For example, FCP provide us with information on bank's business models and on their projections concerning credit, deposits and other relevant variables. When aggregated, these projections can be assessed against overall macroeconomic scenarios allowing us to evaluate: whether total credit projections are consistent with the financing needs of the real economy; whether credit is concentrated on more vulnerable over-priced sectors; whether projected deposits are compatible with the expected evolution of labour market conditions and households savings.

Both FCP and stress-tests can be more forward-looking than other policy instruments in the sense that the imposition of capital requirements would not depend on the analysis of the past situation but on a forward looking assessment of scenarios that would occur under normal or adverse conditions. They could also be a useful to identify correlated exposures, as institutions would be facing the same type of stress.

Policy framework and governance

In spite of the difficulty in detecting financial systemic risk, the absence of policy intervention prior to the crisis cannot solely be attributed to this. In fact, episodes of high credit growth, excessive securitisation, and macroeconomic imbalances resulting from over-indebtedness were easily observable in many countries. However, their potential systemic impact was largely overlooked in the years preceding the financial crisis.

This situation led to the recognition that, in addition to methods to detect and mitigate risks, a profound reform in the financial regulatory framework and governance was needed in order to ensure timely and appropriate policies. Alienor Margerit gave us an excellent presentation of the extensive reforms that the EU framework for macro-prudential policy underwent over the latest years. It is clear from her presentation, as well as from Fernando Restoy' remarks, that the EU regulatory framework is very specific given the needed inter-action of different countries in the context of a monetary union and a banking union.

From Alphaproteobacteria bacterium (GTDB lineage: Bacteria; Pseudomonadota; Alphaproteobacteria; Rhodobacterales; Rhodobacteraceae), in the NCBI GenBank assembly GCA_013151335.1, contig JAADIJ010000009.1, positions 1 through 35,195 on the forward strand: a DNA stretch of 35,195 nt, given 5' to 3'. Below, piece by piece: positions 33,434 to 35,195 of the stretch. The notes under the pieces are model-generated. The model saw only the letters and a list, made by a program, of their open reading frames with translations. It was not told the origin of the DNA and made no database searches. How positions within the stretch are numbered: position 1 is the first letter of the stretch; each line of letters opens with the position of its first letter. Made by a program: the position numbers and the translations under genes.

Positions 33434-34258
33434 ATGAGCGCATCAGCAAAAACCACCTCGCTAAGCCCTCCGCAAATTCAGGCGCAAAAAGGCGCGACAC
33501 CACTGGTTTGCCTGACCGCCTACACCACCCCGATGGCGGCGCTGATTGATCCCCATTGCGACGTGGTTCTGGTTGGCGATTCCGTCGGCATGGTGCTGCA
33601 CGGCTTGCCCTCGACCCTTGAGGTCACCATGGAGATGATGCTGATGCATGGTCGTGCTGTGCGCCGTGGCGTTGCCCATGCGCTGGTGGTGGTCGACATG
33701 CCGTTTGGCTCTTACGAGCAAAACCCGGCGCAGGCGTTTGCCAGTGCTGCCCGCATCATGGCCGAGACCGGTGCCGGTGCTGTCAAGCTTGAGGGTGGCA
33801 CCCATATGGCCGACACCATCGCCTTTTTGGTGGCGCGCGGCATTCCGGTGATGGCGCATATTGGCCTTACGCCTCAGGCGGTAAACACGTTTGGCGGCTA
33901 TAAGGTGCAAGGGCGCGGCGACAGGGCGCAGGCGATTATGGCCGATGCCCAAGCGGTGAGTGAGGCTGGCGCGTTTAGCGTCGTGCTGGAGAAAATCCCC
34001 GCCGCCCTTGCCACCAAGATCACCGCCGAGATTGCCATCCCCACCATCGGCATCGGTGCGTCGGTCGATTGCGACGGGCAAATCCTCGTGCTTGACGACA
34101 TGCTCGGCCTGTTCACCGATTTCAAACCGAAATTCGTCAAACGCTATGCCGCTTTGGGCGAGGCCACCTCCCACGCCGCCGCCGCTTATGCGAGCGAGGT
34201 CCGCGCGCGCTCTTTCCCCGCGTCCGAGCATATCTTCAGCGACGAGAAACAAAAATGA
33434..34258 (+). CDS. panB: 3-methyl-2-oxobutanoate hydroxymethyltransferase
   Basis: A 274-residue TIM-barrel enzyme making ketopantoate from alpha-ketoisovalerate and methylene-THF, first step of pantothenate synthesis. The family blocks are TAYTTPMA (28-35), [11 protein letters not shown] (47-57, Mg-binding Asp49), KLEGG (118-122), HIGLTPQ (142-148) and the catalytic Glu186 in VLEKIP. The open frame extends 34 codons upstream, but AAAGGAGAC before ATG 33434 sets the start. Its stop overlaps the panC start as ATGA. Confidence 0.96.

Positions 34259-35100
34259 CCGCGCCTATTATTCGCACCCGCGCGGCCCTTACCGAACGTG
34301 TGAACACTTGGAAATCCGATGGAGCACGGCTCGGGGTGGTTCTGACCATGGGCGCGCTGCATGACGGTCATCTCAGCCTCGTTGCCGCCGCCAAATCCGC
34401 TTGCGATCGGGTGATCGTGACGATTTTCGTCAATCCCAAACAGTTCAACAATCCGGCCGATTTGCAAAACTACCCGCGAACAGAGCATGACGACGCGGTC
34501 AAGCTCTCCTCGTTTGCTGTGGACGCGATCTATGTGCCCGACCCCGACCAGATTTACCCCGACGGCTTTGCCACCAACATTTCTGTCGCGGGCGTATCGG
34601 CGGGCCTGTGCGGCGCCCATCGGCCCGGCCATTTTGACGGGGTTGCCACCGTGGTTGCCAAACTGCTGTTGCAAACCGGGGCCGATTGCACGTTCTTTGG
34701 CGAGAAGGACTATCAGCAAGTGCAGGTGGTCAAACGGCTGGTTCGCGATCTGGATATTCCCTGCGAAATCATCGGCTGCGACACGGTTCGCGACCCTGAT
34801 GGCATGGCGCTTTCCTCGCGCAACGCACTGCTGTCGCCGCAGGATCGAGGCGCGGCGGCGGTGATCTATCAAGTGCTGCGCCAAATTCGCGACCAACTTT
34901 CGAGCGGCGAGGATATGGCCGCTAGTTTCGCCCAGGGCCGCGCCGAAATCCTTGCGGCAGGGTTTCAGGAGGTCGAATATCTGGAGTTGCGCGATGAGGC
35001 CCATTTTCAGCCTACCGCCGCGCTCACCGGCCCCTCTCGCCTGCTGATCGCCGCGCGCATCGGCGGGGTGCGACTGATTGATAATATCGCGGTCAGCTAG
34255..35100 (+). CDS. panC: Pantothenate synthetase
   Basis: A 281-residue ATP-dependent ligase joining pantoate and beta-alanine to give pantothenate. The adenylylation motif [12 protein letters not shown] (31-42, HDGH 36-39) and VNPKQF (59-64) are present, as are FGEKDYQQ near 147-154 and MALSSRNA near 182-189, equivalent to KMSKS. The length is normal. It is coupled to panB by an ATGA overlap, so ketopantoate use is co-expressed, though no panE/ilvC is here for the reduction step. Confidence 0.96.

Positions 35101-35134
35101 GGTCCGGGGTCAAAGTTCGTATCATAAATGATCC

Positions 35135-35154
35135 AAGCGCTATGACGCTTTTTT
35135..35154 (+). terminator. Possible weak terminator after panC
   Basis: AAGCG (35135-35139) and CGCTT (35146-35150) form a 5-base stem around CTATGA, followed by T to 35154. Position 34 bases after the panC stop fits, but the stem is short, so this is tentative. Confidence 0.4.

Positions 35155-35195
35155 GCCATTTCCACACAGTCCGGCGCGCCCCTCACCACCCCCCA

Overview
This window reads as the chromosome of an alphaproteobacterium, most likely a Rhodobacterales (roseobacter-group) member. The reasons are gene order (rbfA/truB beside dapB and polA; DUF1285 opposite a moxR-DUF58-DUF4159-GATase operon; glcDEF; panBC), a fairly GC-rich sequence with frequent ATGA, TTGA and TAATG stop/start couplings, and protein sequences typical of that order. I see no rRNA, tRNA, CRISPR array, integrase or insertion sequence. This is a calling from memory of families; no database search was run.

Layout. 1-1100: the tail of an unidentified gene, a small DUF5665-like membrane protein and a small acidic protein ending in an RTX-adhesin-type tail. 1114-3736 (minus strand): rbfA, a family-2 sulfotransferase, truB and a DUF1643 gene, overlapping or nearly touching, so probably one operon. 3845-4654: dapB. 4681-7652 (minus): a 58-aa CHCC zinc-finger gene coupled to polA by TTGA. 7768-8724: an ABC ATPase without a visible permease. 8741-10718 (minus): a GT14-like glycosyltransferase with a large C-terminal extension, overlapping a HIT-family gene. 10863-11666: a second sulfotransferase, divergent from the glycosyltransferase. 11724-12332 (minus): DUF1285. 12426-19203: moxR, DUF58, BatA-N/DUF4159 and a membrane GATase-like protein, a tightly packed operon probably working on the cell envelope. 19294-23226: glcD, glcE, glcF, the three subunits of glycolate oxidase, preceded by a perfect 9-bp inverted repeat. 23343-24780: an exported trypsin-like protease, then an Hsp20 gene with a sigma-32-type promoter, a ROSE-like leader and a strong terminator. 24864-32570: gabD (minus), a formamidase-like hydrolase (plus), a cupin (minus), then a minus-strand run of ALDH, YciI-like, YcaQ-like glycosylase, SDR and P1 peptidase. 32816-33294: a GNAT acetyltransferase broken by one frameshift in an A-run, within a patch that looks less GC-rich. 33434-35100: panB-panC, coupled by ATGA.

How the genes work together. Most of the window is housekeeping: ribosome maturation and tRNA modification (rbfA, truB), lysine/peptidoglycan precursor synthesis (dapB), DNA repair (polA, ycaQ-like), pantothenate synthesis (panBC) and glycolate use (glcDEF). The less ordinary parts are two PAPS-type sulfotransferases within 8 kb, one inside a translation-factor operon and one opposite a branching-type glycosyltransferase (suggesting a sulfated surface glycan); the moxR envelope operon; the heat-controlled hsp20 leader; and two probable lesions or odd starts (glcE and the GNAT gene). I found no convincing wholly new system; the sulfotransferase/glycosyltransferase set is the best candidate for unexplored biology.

Even though the competence for macro-prudential policy remains in the national authority, several mechanisms were put in place to ensure the coordination among different national authorities, allowing them to address cross-border issues.

This need for coordination also encompasses different regulators at the national level in order to address risks that stretch across regulatory and supervisory perimeters. Exposures of the banking sector to the shadow-banking sector and misconduct (i.e. misselling of financial products, market manipulation, rule completion breaches or money laundering) require that banking, insurance, market, and other regulators work closely together to develop coordinated tools to address macro-prudential risks. This joint effort is, however, at an early stage, given the diversity of mandates and governance structures among regulators.

In addition to coordination issues, there are many aspects inherent to macro-prudential policy, which constitute a challenge to governance.